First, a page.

MAGNET’s editor-in-chief soberly reflects on what he’s learned over the past 25 years, 150 issues and enough alcohol to kill Guided By Voices
My name is Eric. I’m an alcoholic. I had my last drink May 3, 2017.
I actually prefer the term “drunk” to “alcoholic” (fewer syllables), but I respond to either.
Most people in recovery don’t really like labels. Not me. I love labels—like Merge and Matador and Sub Pop and Bloodshot and 4AD and a bunch of others.
I learned more about both life and myself in my 29 days in rehab than I did in my 29 years of drinking.
One of the things I learned in rehab is that Ben & Jerry’s makes vegan ice cream, and it’s really good.
Unlike in the movies, they very rarely serve coffee at recovery meetings. Which is fine by me because I very rarely drink coffee.
Everyone is addicted to something, usually many things. Most of them won’t kill you, though.
I’ve chosen to be open about my addiction and recovery for a couple of reasons. One is that only about 10 percent of people with substance-abuse problems seek help, many because of the stigma of being labeled as an addict. I’m proud to be a recovering addict. If my story helps to persuade one person to seek treatment or realize it’s OK to be in recovery or not relapse, I think I’ve made the right decision.
The opioid crisis we’re now facing is something that needs to be dealt with realistically. Right fucking now. If you’re one of those people who only starts to care about things after they directly affect you, don’t worry, that’s gonna happen soon enough: More Americans died in 2016 from overdoses (64,000) than did in the Vietnam War (58,000). Last year, about 25 people a week died from opioid overdoses in Philadelphia. Not only is this not going away, it’s only going to get worse and completely beyond repair.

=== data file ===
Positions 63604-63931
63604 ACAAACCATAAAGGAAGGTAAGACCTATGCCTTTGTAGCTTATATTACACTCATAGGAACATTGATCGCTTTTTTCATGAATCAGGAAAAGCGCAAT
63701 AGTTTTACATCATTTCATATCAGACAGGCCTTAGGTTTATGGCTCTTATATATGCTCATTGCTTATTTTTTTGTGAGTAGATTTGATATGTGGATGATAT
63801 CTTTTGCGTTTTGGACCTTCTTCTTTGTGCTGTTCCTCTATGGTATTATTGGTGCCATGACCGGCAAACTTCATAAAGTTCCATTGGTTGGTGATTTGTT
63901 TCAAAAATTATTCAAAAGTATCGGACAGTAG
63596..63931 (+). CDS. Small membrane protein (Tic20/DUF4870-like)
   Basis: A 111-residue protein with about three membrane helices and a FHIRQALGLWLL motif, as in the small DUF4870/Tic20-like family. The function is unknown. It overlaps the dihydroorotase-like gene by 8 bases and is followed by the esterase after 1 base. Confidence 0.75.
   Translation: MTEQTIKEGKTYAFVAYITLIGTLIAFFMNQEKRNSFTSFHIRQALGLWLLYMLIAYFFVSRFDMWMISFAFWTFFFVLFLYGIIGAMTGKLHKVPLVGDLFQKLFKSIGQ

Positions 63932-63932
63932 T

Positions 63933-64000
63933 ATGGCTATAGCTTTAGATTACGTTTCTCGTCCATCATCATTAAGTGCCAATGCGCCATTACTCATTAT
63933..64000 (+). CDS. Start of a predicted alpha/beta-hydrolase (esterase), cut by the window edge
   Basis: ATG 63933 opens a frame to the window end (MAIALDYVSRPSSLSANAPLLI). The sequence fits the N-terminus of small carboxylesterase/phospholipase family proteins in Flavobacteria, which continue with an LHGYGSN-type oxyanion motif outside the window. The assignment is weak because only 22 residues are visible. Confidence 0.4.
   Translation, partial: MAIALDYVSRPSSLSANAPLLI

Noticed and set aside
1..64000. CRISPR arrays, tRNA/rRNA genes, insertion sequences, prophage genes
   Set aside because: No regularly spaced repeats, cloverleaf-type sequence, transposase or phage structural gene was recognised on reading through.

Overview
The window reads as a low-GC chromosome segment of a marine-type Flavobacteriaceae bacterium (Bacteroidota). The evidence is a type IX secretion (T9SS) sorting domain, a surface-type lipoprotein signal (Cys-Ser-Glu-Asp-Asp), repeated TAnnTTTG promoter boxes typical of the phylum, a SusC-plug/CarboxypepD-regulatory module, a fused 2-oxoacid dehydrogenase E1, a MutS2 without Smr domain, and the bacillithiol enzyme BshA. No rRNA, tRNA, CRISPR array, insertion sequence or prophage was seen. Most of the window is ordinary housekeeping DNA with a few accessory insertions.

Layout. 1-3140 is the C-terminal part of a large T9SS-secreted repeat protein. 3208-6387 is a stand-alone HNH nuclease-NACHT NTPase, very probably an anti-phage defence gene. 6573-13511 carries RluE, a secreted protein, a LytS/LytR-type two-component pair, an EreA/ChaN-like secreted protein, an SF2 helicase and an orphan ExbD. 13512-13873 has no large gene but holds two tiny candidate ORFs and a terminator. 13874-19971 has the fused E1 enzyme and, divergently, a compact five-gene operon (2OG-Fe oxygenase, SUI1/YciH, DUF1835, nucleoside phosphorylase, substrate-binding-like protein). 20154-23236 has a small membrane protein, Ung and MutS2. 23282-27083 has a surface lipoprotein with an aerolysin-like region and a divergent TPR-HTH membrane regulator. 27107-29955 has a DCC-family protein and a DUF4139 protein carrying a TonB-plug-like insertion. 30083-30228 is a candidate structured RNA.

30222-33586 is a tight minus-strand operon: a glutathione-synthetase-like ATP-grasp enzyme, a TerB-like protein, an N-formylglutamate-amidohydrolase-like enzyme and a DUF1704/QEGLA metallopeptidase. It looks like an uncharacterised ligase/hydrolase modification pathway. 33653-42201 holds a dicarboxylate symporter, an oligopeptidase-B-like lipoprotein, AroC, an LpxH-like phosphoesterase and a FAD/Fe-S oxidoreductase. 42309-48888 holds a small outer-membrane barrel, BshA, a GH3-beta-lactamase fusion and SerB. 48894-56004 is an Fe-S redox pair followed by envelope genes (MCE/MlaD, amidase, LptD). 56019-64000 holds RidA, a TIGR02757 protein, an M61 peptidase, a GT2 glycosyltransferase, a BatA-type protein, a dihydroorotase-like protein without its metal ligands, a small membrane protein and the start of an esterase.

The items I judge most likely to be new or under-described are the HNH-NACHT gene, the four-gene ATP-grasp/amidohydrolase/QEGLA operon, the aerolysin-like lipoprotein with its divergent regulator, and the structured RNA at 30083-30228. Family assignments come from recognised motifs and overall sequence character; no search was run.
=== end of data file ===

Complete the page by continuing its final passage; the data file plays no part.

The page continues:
Having a job that enables me to see any band I want for free in bars and other venues that serve booze, where pretty much everybody is drinking, certainly helped my frequent, excessive public alcohol consumption to go mostly unquestioned by others for my whole adult life.
If you read most of my Editor’s Notes over the years and didn’t have some inkling that I had a drinking problem, maybe you weren’t really reading between the lines and, often, the lines themselves. That said, they didn’t seem like cries for help at the time I was writing them, but in hindsight, I’m pretty sure they were.
When I wrote the cover tagline “A Decade Under The Influence” for our 10th-anniversary issue in 2003, I wasn’t just talking about music.
Writing about music is nothing like dancing about architecture. And using the words “music”/“writing” and “dancing” in the same sentence isn’t wise. Have you ever seen a music writer dance? It’s enough to drive a person to drink.
Speaking of music writers (and photographers): MAGNET pays so little that our freelancers open Gmail accounts just to eat the spam.
Bands reveal far more to photographers at shoots than they do to writers during interviews. One example: We did a feature on a well-known artist, and the angle of the story was how said artist was now clean and sober after years of abuse. This musician, however, showed up at our photo shoot in really bad shape after a very hard night of partying and asked our photographer to get some weed so said artist could smoke it to feel better. The musician’s handlers then requested that we not include this incident in the story, so we made no mention of it. Until now, though I’m not naming names.